Orthodontics is the branch of dentistry that specializes in the diagnosis, prevention, and treatment of dental and facial irregularities.
An orthodontist is a specialist who has completed an advanced education program following dental school to learn the special skills required to manage tooth movement and guide facial development.
Orthodontic treatment can start at any age. Many orthodontic problems are easier to correct if detected at an early age, before jaw growth has slowed. Early treatment may mean that a patient can avoid surgery and more serious complications. The American Association of Orthodontists recommends that every child first visit an orthodontist by age seven, or earlier if a problem is detected by parents, the family dentist, or the child’s physician.
Phase-One, or early interceptive treatment, is limited orthodontic treatment (for example, expander or partial braces) before all the permanent teeth have erupted. Such treatment can occur between the ages of six and ten. This treatment is sometimes recommended to make more space for developing teeth, correction of crossbites, overbites and underbites, or harmful oral habits. Phase-Two treatment is also called comprehensive treatment because it involves full braces when all the permanent teeth have erupted, which is usually between the ages of 11 and 13.
Orthodontic treatment can be successful at any age. Everyone wants a beautiful and healthy smile. In fact, 20 to 25 percent of orthodontic patients today are adults.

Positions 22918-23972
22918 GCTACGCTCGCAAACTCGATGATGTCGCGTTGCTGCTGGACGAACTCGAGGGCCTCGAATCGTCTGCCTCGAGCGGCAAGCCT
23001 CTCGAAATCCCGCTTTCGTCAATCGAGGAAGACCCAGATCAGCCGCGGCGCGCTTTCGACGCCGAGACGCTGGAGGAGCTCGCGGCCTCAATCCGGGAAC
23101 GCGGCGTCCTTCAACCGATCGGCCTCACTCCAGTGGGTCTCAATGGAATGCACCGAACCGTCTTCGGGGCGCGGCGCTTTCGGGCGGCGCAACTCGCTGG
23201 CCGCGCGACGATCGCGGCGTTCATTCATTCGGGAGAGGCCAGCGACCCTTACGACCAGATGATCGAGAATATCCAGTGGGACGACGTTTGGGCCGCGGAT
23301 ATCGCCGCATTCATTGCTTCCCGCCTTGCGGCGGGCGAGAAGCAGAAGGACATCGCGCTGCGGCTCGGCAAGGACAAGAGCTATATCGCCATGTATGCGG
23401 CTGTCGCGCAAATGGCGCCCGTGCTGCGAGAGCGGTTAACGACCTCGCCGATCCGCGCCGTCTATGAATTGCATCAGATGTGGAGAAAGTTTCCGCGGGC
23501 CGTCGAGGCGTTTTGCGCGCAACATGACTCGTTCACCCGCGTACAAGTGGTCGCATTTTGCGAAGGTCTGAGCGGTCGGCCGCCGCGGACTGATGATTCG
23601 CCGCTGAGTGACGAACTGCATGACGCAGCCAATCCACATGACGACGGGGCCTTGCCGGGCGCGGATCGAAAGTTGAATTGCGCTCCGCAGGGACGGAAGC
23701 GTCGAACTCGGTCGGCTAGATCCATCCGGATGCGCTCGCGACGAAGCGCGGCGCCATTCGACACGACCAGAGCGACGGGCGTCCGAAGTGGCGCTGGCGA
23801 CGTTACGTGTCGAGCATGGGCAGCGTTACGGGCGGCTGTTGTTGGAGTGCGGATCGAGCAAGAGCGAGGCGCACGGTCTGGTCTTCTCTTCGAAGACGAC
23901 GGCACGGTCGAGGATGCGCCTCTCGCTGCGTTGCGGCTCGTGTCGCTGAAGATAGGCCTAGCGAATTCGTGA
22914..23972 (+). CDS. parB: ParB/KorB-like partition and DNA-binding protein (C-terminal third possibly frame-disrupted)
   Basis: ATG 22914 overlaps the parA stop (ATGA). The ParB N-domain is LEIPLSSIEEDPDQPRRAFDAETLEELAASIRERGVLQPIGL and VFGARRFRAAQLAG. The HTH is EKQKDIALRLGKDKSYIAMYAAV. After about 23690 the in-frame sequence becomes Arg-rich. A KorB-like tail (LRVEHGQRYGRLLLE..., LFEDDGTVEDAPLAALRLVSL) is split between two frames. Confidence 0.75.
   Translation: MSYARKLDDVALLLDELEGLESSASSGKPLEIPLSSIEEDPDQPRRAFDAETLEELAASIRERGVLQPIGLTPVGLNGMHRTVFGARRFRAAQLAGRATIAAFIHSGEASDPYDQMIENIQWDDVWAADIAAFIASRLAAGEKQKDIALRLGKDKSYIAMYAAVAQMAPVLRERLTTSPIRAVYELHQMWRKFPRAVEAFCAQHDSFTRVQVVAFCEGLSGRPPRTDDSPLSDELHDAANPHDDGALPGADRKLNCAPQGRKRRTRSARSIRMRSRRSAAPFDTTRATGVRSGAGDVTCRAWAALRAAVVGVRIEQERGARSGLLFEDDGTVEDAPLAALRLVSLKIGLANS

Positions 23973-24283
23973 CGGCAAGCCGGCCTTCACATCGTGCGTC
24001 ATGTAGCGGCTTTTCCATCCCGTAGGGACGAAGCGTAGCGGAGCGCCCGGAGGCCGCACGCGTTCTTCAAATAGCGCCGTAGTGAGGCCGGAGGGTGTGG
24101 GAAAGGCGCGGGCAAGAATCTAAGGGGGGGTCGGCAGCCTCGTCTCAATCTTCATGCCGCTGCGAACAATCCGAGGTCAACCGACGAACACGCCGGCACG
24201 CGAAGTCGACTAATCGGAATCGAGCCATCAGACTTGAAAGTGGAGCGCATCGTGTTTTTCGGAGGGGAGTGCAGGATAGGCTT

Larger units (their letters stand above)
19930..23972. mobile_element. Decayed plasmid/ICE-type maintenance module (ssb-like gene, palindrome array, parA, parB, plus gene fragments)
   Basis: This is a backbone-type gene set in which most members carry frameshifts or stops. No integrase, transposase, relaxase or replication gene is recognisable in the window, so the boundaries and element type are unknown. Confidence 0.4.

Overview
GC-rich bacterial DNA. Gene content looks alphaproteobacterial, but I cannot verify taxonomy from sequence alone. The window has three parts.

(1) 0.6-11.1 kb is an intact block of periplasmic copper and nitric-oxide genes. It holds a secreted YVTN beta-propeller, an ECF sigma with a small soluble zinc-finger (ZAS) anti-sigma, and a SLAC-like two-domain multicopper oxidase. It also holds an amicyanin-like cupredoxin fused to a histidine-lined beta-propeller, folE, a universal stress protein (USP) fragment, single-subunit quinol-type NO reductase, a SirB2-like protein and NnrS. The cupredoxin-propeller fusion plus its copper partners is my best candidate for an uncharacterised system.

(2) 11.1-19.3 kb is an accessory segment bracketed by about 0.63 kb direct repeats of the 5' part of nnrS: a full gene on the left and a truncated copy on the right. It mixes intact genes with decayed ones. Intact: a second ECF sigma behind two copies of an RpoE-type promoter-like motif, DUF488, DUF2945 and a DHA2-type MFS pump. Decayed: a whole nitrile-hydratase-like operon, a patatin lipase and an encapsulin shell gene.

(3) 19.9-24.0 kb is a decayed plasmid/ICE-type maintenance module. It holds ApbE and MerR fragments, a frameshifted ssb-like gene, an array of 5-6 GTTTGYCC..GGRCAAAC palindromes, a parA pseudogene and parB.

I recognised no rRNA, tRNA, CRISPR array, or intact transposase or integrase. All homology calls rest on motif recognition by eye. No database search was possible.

Braces exert gentle, steady pressure to move teeth gradually into their proper positions. The brackets placed on your teeth and the archwire that connects them are the main components. When the archwire is placed into the brackets, it tries to return to its original shape. As it does so, it applies pressure to move your teeth to their new, more ideal positions.
Treatment times vary on a case-by-case basis, but the average time is one to two years. Actual treatment time can be affected by rate of growth and severity of the necessary correction. Treatment length is also dependent upon patient compliance. Maintaining good oral hygiene and keeping regular appointments are important in keeping treatment time on schedule.
The placement of bands and brackets on your teeth does not hurt. Once your braces are placed and connected with the archwires, you may feel some soreness of your teeth for one to four days. Your lips and cheeks may also need one to two weeks to get used to the braces on your teeth.
No. It is recommended, however, that patients protect their smiles by wearing a mouthguard when they participate in any sporting activity. Mouthguards are inexpensive and comfortable, and come in a variety of colors and patterns.
No. However, there may be an initial period of adjustment. In addition, brace covers can be provided to prevent discomfort.
Yes, you should continue to see your general dentist every six months for cleanings and dental checkups.